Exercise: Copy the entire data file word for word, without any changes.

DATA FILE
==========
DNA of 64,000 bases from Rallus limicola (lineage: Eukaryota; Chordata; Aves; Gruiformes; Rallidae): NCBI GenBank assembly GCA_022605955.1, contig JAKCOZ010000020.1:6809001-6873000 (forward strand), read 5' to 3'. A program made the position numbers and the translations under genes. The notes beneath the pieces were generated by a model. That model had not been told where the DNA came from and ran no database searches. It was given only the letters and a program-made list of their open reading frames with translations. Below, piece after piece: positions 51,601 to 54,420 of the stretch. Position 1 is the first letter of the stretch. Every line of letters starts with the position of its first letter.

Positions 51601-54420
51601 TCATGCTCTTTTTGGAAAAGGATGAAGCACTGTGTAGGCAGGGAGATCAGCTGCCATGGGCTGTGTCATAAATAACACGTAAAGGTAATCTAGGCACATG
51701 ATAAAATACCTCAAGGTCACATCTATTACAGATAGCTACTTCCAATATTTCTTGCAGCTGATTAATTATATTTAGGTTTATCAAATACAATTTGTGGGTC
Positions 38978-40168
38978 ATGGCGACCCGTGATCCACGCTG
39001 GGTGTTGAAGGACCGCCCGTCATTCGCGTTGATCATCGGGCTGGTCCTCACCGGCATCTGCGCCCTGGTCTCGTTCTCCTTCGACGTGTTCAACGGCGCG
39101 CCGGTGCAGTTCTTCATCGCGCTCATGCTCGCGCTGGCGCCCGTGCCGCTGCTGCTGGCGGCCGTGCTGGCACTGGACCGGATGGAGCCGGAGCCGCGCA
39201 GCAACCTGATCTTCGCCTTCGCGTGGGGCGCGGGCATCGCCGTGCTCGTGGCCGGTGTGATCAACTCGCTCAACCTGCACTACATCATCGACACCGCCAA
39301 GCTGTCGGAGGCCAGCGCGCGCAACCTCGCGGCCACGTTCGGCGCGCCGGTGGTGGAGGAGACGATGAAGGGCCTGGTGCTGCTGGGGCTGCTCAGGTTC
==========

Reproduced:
DNA of 64,000 bases from Rallus limicola (lineage: Eukaryota; Chordata; Aves; Gruiformes; Rallidae): NCBI GenBank assembly GCA_022605955.1, contig JAKCOZ010000020.1:6809001-6873000 (forward strand), read 5' to 3'. A program made the position numbers and the translations under genes. The notes beneath the pieces were generated by a model. That model had not been told where the DNA came from and ran no database searches. It was given only the letters and a program-made list of their open reading frames with translations. Below, piece after piece: positions 51,601 to 54,420 of the stretch. Position 1 is the first letter of the stretch. Every line of letters starts with the position of its first letter.

Positions 51601-54420
51601 TCATGCTCTTTTTGGAAAAGGATGAAGCACTGTGTAGGCAGGGAGATCAGCTGCCATGGGCTGTGTCATAAATAACACGTAAAGGTAATCTAGGCACATG
51701 ATAAAATACCTCAAGGTCACATCTATTACAGATAGCTACTTCCAATATTTCTTGCAGCTGATTAATTATATTTAGGTTTATCAAATACAATTTGTGGGTC
Positions 38978-40168
38978 ATGGCGACCCGTGATCCACGCTG
39001 GGTGTTGAAGGACCGCCCGTCATTCGCGTTGATCATCGGGCTGGTCCTCACCGGCATCTGCGCCCTGGTCTCGTTCTCCTTCGACGTGTTCAACGGCGCG
39101 CCGGTGCAGTTCTTCATCGCGCTCATGCTCGCGCTGGCGCCCGTGCCGCTGCTGCTGGCGGCCGTGCTGGCACTGGACCGGATGGAGCCGGAGCCGCGCA
39201 GCAACCTGATCTTCGCCTTCGCGTGGGGCGCGGGCATCGCCGTGCTCGTGGCCGGTGTGATCAACTCGCTCAACCTGCACTACATCATCGACACCGCCAA
39301 GCTGTCGGAGGCCAGCGCGCGCAACCTCGCGGCCACGTTCGGCGCGCCGGTGGTGGAGGAGACGATGAAGGGCCTGGTGCTGCTGGGGCTGCTCAGGTTC